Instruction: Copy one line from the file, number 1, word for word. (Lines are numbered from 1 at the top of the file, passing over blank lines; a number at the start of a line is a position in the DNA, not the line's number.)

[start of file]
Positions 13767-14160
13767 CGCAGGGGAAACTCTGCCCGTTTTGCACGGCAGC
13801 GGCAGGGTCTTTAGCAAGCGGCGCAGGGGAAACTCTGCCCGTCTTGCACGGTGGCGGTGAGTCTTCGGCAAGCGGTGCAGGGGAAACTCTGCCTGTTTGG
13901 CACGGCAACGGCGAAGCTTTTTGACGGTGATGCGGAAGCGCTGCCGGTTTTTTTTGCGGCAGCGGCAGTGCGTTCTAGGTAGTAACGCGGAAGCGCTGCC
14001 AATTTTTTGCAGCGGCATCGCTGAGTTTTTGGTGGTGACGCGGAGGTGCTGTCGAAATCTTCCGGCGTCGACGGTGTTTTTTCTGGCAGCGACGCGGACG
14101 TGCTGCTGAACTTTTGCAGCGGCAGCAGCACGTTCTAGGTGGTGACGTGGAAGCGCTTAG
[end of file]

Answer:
Positions 13767-14160